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of everyone affected by epilepsy

Call for closer links between doctors and teachers

9 May 2002

Doctors and teachers need to work closer together to help children with epilepsy whose ability to recall information is impaired as a side-effect of anti-epileptic drugs (AEDs), according to researchers presenting a report to the annual meeting of the American Physiological Society.

The researchers, from Universidade de Santo Amaro in São Paulo focused on problems in recalling information, believing there can be difficulties in learning and memory deficits, probably resulting from AED therapy.

Epilepsy and its treatment have proven to impair brain functions through the impact of epilepsy associated seizures, brain damage and AEDs. The resulting effects can result in memory deficits, attention problems, and reading and writing difficulties. Previous studies have found that anti-epileptic drugs may themselves cause changes in mental functions.

In this study, four children, eight years old, were distributed in two groups, each consisting of one boy and one girl. Healthy children that were not using any form medication composed the first group. The second group was formed by two children currently using AEDs (Phenobarbital and Valproic Acid). Forty-eight blocks, with four different geometric figures: triangle, square, rectangle and circle, in three different colours (blue, red and yellow), two different sizes (big and large) and two different thickness (thin and thick) and a printed card were used in the experiment. Subjects were encouraged to observe the card containing eight images from different pieces, displayed in two parallel rows.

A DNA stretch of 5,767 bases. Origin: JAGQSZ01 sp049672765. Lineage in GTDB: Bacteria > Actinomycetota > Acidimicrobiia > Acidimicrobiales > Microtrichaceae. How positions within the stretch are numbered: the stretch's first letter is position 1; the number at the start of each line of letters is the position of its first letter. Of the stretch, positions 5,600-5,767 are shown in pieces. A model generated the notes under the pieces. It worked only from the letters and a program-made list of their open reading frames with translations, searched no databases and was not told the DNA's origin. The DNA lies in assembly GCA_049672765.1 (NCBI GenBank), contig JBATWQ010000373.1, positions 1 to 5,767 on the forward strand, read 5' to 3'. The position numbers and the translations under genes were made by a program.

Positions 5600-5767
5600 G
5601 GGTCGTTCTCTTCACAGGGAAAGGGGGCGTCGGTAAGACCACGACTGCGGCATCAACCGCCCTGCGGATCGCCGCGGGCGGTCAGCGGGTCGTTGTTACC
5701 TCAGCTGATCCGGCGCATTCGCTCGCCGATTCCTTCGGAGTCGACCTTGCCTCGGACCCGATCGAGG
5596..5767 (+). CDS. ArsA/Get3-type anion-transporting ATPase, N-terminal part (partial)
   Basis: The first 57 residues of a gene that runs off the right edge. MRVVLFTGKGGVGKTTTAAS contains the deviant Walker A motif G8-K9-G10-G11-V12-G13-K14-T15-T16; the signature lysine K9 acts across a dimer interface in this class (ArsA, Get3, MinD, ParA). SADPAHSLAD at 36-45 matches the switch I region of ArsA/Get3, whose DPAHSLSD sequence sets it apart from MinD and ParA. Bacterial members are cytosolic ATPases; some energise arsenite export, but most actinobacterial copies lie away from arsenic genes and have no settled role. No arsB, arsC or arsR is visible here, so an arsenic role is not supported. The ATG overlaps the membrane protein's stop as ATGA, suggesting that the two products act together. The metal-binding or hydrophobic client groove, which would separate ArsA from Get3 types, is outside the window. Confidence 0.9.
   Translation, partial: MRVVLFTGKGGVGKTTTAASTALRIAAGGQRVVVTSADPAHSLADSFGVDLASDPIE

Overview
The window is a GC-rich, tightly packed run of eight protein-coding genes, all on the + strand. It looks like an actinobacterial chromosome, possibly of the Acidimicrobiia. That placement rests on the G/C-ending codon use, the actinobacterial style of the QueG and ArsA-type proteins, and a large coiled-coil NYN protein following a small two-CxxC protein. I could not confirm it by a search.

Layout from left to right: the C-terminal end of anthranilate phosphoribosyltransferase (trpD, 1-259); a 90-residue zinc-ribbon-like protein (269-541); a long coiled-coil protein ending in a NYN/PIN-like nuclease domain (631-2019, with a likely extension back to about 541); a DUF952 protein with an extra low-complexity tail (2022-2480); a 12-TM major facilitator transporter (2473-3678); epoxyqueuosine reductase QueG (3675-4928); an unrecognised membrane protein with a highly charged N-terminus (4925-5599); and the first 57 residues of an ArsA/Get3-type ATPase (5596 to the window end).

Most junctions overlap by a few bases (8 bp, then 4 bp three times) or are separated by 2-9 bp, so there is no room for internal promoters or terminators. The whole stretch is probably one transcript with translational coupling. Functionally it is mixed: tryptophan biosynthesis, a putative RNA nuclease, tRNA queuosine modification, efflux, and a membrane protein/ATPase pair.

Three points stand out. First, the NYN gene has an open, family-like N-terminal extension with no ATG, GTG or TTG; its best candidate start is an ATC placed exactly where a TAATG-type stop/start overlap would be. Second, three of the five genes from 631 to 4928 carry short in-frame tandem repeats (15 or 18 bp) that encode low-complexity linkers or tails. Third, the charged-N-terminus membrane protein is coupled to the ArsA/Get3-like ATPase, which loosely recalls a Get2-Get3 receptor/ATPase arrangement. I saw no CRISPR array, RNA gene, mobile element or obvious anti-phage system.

This process was repeated five times, with a 30 minutes interval between each session. During the interval, children were distracted with other activities. During the fifth session, children were told to withdrawn the pieces from the box and reproduce the card on the table, without seeing the card and also without instructions from the psychological teacher. Twenty-four hours after the last session, children were asked to recall the previous information, again without seeing the card and also without instructions.

The researchers found that like all such AEDs, Valproic Acid and Phenobarbital cause some degrees of sedation, so learning may be affected once that concentration is disturbed. However, the cognitive effects of most AEDs are modest and offset by their benefit in reducing seizures. Nonetheless, the effects may be clinically significant when treating specific groups of people, such as children and the elderly.

The report authors suggest a new co-operative effort between doctors, who prescribe necessary AEDs, and educators, who observe that the consequence of children using these medicines may possibly decrease memory and/or learning functions.